Mailvox: the key to civilization

RB poses a question:

Your blog rocks! Anyways, I have a question I think you may know the answer to: Why is it that in Europe, the Middle East, and Asia, people developed into advanced civilizations? Yet, when you look at the American Indians, [most] tribes in Central and South America, and Africa, these people were ages behind everyone else? I figure that commerce and perhaps the conquering of other peoples and their technologies had something to do with it, but when you look at the folks who did not advance, it’s like they decided to work harder and not smarter. I mean, look at the regions these people came from. They were resource rich, yet no one got off their butts to make life easier.

There are rival theories that attempt to explain the variance in technological advancement across various societies and cultures. For example, Jared Diamond’s famous hypothesis encapsulated in Guns, Germs, and Steel is little more than an attempt to blame anything but human evolution and racial differences. He’d rather hypothesize causal differences between horizontal and vertical continental geographies than observe the simple fact that the cultures that are known to have produced relatively advanced civilizations also happen to feature populations that presently posses higher intelligences. One can certainly argue that smarter populations are the result of advanced civilization rather than its cause, but logic suggests that the relationship between civilization and intelligence is unlikely to run in that direction due to the way in which civilization and technology are known to increase the survival and breeding rates of the less intelligent portions of the population.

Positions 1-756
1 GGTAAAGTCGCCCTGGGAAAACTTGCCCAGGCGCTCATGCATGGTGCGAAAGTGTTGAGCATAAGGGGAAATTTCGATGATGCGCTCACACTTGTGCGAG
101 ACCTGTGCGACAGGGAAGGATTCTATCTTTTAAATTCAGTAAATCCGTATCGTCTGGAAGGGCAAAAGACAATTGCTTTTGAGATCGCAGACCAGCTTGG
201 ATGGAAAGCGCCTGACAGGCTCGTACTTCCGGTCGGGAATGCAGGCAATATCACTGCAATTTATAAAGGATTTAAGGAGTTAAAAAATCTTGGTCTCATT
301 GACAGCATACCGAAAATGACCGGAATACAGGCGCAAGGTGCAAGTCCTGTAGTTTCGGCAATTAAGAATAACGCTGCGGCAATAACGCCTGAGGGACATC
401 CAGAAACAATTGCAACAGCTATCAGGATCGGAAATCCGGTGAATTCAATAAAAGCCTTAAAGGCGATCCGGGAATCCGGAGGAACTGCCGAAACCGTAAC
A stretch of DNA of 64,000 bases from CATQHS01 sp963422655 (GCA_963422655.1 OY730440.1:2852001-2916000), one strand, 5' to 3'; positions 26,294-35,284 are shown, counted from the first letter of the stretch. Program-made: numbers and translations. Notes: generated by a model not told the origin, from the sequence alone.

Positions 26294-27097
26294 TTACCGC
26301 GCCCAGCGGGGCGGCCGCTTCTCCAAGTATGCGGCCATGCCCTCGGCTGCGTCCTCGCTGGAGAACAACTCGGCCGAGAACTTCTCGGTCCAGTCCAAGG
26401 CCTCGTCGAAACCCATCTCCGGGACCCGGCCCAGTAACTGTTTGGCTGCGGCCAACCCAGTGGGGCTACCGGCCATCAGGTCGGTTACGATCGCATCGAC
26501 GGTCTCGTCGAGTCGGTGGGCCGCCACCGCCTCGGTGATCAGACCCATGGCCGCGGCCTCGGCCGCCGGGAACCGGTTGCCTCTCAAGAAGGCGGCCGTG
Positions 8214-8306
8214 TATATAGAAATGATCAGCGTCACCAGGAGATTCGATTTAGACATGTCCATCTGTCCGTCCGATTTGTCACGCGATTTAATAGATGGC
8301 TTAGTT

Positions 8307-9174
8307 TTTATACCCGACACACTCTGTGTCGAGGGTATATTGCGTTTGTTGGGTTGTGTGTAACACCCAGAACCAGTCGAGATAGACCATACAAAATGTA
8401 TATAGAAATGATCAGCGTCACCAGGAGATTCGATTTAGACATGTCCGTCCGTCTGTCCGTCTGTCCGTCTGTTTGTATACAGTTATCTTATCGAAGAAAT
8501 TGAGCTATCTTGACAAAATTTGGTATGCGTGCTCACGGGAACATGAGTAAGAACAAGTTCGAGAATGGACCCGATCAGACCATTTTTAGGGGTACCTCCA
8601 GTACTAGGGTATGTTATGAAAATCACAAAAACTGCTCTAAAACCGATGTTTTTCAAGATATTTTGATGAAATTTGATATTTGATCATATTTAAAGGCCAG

However, the mere advantage of higher intelligence possessed by the European, Semitic and Asian peoples is simply not enough to account for the vast difference between different civilizations such as the tribal cultures of Papua New Guinea and Western European culture circa 1800. Keep in mind that the technological advancement of the Egyptians came to a halt long before Alexander the Great. Europe may not have experienced any Dark Ages, but its southern civilization certainly took a step or two backward during the decline and fall of the Roman Empire, and similar periods of arrested and even retarded development is known to have taken place in China and Japan as well.

So, the more informative question probably does not surround what advantage permits technological and societal advancement towards civilization, but rather, what are the factors that are capable of retarding them. It’s a complicated question; for example, while matriarchy clearly retards civilization, patriarchy doesn’t necessarily advance it. Christianity helped in Europe, but played no similar role in the Levant. So, I don’t have an answer, except to say that when it is figured out it will likely involve a complicated mixture of factors that don’t easily permit pointing to any two or three of them and declaring that they are the magic key.